U.S. to Open New Areas to Offshore Drilling
WASHINGTON — The Obama administration on Tuesday announced its proposed five-year plan for offshore oil drilling, which calls for opening new areas in the Gulf of Mexico and Alaska but bars development along the East and West Coasts.
The plan disappointed environmentalists but fell far short of what the oil industry and its Congressional supporters demanded.
The plan, which is subject to months of public hearings and possible revisions, expands the areas in the Gulf of Mexico that are now under development, including some near Florida that have been off limits. It will also make available broader parts of the Arctic Ocean off the North Slope of Alaska and in the Cook Inlet off the state’s southern shore.
But unlike an administration plan announced shortly before the lethal BP blowout and spill in April 2010, the government is withdrawing all of the Eastern Seaboard from leasing consideration.
The earlier proposal, later reversed, drew sharp protests from state and federal representatives along the East Coast, except for a handful of Virginia officials who were eager to see drilling rigs off the state’s coastline.
Ken Salazar, the interior secretary, said the new plan incorporated the lessons learned from the BP explosion, which killed 11 workers and poured nearly five million barrels of crude into the gulf. Mr. Salazar said the proposal was a balance between resource development and environmental protection, while acknowledging that drilling beneath 5,000 feet of water in the gulf or in the unforgiving conditions in the Arctic would never be free of risk.
Oil industry officials quickly criticized the plan, which covers the years 2012-17, saying it limits oil exploration at a time when the economy is in desperate need of jobs.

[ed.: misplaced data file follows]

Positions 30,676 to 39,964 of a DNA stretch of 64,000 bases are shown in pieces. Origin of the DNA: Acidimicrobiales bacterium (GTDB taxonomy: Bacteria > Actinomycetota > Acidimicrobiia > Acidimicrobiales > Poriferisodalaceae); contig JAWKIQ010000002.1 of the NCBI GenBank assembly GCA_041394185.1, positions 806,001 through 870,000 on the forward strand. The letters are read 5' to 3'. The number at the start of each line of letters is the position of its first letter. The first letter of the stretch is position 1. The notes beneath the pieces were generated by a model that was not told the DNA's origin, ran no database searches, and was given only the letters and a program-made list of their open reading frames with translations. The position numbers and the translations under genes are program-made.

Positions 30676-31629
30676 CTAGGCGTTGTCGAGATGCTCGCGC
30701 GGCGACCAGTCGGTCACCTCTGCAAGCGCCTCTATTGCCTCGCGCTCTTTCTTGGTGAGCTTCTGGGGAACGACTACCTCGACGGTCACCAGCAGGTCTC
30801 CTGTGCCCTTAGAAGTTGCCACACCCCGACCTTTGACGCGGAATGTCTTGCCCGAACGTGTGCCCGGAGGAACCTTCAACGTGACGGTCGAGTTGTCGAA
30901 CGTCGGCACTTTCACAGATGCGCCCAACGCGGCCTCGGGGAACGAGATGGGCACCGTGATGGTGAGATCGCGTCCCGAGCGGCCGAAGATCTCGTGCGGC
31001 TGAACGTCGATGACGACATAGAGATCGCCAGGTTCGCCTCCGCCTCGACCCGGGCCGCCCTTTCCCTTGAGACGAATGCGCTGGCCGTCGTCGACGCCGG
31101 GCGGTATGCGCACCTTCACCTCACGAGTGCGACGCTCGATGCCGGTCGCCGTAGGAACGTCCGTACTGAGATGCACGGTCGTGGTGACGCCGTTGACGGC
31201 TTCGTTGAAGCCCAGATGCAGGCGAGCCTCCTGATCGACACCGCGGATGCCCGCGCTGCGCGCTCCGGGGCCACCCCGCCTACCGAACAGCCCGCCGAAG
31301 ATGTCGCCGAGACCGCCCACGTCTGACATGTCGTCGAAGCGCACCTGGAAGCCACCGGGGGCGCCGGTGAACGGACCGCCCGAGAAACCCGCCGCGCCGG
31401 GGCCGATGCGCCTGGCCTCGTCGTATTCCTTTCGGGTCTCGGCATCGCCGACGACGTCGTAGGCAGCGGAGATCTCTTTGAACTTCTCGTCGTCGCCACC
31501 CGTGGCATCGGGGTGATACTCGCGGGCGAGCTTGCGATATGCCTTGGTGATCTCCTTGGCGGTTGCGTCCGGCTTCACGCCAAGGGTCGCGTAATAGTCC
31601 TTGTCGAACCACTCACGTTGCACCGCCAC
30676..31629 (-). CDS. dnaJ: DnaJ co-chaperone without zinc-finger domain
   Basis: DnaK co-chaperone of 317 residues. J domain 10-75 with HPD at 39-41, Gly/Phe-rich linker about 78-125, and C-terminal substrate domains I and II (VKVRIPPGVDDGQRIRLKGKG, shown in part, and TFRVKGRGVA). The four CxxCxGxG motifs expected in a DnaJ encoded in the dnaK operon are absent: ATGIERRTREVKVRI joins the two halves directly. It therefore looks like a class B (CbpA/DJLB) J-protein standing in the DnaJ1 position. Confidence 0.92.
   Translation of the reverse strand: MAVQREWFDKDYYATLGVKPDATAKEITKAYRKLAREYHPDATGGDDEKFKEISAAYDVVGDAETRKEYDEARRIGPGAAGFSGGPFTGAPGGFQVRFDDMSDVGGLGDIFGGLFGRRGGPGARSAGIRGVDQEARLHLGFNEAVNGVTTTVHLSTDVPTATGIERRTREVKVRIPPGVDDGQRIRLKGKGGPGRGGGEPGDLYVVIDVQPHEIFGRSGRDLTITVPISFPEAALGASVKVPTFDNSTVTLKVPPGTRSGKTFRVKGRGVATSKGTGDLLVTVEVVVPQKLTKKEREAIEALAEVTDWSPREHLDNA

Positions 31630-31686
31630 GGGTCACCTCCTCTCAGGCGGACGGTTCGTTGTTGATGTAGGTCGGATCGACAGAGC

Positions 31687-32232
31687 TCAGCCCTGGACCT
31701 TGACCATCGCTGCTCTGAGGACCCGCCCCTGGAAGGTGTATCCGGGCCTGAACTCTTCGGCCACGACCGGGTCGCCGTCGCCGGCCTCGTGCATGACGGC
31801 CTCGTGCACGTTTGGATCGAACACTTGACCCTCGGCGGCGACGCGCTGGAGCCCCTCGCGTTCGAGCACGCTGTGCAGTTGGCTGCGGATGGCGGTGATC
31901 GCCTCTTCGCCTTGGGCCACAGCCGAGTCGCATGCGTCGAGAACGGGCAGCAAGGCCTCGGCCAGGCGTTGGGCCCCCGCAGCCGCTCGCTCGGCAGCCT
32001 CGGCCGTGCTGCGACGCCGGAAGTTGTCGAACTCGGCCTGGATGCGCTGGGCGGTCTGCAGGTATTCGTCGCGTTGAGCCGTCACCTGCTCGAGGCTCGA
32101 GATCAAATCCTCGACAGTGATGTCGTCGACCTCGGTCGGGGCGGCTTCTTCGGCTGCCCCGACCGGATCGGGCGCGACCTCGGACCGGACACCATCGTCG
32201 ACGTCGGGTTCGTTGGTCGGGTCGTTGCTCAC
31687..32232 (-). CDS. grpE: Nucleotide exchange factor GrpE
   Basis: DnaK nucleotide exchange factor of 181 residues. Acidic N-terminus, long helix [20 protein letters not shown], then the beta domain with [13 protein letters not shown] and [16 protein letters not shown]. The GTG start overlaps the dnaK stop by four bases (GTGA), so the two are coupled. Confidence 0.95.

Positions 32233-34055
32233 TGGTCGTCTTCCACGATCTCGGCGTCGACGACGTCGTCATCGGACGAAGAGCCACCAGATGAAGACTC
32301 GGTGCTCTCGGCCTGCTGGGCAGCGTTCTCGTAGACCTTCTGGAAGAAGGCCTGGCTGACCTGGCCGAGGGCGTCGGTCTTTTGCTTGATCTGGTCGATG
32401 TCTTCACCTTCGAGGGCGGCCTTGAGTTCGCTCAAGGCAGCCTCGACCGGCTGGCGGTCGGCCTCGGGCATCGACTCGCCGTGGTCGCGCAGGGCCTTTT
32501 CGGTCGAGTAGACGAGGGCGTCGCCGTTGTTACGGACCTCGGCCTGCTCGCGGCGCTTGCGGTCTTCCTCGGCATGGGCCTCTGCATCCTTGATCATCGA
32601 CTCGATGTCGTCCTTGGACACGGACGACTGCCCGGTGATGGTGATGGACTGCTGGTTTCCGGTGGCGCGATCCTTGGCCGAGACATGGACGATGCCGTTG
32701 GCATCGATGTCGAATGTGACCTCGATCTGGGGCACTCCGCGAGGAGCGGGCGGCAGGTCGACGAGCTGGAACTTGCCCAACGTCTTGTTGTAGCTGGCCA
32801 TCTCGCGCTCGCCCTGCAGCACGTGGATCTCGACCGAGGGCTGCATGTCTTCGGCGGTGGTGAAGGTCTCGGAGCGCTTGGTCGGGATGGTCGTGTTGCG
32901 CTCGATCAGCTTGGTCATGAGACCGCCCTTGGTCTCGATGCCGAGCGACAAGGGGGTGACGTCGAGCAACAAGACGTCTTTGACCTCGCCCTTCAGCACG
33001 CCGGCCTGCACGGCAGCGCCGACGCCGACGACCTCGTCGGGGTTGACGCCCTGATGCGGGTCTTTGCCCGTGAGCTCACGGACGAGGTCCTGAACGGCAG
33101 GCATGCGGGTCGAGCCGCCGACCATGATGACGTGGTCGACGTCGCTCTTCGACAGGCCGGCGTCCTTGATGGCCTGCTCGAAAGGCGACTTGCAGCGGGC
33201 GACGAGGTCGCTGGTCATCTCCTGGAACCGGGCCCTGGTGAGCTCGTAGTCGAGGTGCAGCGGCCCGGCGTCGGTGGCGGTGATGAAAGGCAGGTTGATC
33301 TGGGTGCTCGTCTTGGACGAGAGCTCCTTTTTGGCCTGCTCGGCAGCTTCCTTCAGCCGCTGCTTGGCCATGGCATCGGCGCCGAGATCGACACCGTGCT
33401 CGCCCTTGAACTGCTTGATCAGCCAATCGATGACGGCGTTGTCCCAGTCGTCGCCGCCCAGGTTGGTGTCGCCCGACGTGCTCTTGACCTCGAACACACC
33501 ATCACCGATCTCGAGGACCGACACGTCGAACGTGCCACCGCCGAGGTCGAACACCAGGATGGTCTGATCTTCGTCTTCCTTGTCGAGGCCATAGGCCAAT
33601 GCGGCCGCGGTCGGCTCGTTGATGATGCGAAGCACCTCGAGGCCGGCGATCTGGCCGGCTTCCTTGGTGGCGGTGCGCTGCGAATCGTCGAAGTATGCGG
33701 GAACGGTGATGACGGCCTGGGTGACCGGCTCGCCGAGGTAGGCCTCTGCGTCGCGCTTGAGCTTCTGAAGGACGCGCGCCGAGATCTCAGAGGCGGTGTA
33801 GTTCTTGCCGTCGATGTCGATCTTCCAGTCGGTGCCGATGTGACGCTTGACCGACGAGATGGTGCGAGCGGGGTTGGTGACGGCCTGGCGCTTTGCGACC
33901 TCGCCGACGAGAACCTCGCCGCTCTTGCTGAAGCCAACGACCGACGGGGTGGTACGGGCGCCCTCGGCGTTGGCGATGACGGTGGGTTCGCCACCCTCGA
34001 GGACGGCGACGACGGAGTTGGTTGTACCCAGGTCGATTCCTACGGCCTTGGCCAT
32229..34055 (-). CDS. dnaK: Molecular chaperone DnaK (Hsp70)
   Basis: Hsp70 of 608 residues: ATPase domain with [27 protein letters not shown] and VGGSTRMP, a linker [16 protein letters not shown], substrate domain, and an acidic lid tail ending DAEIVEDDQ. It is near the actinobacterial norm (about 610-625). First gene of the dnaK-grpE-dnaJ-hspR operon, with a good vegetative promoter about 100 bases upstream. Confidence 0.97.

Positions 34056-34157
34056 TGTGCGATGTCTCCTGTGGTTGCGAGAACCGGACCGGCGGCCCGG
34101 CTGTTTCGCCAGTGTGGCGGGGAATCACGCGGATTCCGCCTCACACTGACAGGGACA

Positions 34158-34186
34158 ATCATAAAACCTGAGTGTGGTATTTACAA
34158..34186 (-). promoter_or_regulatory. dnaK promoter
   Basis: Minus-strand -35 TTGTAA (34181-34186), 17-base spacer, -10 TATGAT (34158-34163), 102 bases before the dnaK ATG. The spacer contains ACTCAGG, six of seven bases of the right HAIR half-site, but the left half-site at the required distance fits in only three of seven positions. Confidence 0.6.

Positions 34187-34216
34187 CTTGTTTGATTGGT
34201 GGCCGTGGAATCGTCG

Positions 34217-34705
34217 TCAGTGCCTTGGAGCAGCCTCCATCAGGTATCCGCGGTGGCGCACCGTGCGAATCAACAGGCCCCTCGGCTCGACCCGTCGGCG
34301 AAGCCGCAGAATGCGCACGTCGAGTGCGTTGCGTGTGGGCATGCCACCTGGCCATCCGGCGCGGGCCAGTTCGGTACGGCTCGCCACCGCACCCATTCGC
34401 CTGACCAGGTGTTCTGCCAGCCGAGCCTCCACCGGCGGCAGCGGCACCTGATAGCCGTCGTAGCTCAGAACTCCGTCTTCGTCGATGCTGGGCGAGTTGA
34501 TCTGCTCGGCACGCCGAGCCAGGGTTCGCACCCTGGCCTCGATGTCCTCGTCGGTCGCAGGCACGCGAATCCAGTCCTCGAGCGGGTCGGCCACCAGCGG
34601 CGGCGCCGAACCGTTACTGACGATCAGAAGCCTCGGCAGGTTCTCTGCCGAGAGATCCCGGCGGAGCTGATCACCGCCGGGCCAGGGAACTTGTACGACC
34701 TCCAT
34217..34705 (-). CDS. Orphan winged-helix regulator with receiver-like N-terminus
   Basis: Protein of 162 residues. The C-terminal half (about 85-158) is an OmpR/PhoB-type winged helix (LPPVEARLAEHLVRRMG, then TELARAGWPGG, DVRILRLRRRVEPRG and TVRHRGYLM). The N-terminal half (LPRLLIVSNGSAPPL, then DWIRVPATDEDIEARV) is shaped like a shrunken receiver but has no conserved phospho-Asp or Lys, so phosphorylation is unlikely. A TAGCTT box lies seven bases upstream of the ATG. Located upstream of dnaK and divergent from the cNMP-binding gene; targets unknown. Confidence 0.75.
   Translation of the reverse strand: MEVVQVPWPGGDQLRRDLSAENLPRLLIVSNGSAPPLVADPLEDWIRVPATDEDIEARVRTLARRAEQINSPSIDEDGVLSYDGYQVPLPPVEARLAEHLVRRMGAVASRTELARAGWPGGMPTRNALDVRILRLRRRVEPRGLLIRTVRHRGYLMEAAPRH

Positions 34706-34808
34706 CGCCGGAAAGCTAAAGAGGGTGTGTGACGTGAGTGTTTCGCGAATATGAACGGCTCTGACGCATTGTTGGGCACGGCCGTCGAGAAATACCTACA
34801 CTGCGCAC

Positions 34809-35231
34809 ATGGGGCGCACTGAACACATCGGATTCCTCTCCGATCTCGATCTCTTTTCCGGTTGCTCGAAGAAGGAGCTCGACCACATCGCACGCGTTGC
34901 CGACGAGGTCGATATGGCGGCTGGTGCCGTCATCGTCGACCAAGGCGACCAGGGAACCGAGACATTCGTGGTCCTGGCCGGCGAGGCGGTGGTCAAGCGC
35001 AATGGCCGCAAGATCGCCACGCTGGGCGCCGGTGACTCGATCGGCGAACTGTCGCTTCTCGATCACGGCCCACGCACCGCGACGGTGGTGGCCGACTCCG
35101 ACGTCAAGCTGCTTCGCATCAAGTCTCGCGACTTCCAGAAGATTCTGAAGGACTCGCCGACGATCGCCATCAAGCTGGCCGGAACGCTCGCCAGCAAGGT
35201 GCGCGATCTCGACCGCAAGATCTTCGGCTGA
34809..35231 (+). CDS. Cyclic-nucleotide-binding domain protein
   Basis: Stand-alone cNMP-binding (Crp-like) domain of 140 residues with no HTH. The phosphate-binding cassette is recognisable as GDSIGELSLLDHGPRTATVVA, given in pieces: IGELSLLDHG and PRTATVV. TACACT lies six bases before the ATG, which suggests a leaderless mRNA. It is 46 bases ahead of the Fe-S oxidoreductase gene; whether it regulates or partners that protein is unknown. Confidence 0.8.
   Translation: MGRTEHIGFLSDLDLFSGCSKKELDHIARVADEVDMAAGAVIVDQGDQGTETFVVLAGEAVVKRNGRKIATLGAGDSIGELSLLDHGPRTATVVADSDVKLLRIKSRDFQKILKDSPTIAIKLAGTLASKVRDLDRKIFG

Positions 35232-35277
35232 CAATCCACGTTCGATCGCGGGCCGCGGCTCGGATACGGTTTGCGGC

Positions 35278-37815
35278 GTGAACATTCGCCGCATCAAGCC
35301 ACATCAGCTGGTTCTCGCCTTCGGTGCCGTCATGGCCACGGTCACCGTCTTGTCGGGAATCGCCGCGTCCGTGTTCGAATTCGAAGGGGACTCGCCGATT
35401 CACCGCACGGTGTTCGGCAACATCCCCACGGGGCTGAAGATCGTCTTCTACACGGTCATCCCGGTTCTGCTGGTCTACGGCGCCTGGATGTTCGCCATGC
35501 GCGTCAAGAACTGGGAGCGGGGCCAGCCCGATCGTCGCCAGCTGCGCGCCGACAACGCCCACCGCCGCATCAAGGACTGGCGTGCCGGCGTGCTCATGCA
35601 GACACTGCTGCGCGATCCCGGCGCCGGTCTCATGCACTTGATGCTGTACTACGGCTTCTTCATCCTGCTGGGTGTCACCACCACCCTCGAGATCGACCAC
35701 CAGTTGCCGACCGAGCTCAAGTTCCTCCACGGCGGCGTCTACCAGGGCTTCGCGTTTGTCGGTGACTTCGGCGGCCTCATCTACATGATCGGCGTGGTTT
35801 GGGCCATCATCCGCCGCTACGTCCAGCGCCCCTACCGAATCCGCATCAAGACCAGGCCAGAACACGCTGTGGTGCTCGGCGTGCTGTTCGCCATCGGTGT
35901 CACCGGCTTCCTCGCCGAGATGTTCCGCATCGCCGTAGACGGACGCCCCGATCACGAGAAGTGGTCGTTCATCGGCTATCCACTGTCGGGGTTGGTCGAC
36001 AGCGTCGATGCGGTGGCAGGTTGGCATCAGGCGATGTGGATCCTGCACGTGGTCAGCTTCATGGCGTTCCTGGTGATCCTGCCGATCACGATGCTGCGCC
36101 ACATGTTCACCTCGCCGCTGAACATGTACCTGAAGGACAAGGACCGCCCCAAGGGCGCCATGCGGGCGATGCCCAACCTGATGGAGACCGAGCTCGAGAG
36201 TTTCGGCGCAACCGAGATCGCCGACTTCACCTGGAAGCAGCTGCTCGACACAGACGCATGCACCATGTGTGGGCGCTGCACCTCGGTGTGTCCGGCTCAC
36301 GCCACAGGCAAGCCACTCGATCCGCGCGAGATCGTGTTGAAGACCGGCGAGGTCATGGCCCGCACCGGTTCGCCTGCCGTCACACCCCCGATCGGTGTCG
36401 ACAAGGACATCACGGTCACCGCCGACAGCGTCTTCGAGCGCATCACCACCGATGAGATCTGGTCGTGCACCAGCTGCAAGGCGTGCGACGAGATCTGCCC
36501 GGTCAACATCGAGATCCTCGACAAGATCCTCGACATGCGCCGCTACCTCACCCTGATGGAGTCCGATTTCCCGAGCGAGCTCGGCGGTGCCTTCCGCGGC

But Mr. Salazar said that oil production in 2010 was at its highest level since 2003 and that natural gas production was at its highest peak in 30 years. He said his proposed offshore lease strategy made available more than 75 percent of undiscovered and technically recoverable oil and gas resources.
Still, anticipating industry criticism, he said at a noon briefing for reporters, “We don’t believe we should open up every single place and look under every single rock in order to produce oil and gas.”
Jack N. Gerard, the president of the American Petroleum Institute, said in an interview that this was a missed opportunity for the administration.
“They failed to open additional areas that would have led to job creation, revenue generation and economic recovery,” Mr. Gerard said. “What they’ve offered today is significantly less than what the president offered in 2010. The reality is we’re moving in the wrong direction.”
Environmental advocates responded vehemently to the new plan, which they said put sensitive coastlines, waters and fisheries at risk in Alaska and in the gulf.
“Last year’s disaster in the Gulf of Mexico was supposed to be a wake-up call about the dangers of offshore drilling,” said Miyoko Sakashita, oceans director at the Center for Biological Diversity. “But it looks like President Obama hit the snooze button and slept right through it.”
Several groups pointed out the difficulties of dealing with a potential spill in the Arctic, where the nearest Coast Guard facility is almost 1,000 miles away.
David J. Hayes, the deputy interior secretary, acknowledged that the infrastructure did not now exist to prevent or respond to a major spill in the Arctic. Mr. Hayes said a response could be compromised by inclement weather, a lack of deep harbors, a shortage of appropriate vessels and inadequate oil transportation resources.
The department was addressing those concerns, he said, and as a result had scheduled any possible lease sales in Alaska for the end of the five-year lease program.
Frances Beinecke, the president of Natural Resources Defense Council and a member of the panel Mr. Obama named to investigate the BP spill, said approving new drilling without adequate safety measures was a “reckless gamble.”
“The president’s oil spill commission put forth a game plan to improve the industry’s safety, but it has yet to be realized,” Ms. Beinecke said in a statement. “Congress has failed to pass a single law to better protect workers or the environment. Industry has not invested sufficiently in developing the technologies needed to prevent future disasters. And the government still needs additional resources and science in order to effectively police an industry that so desperately needs it.”
© 2011 The New York Times Company
This article originally appeared here.
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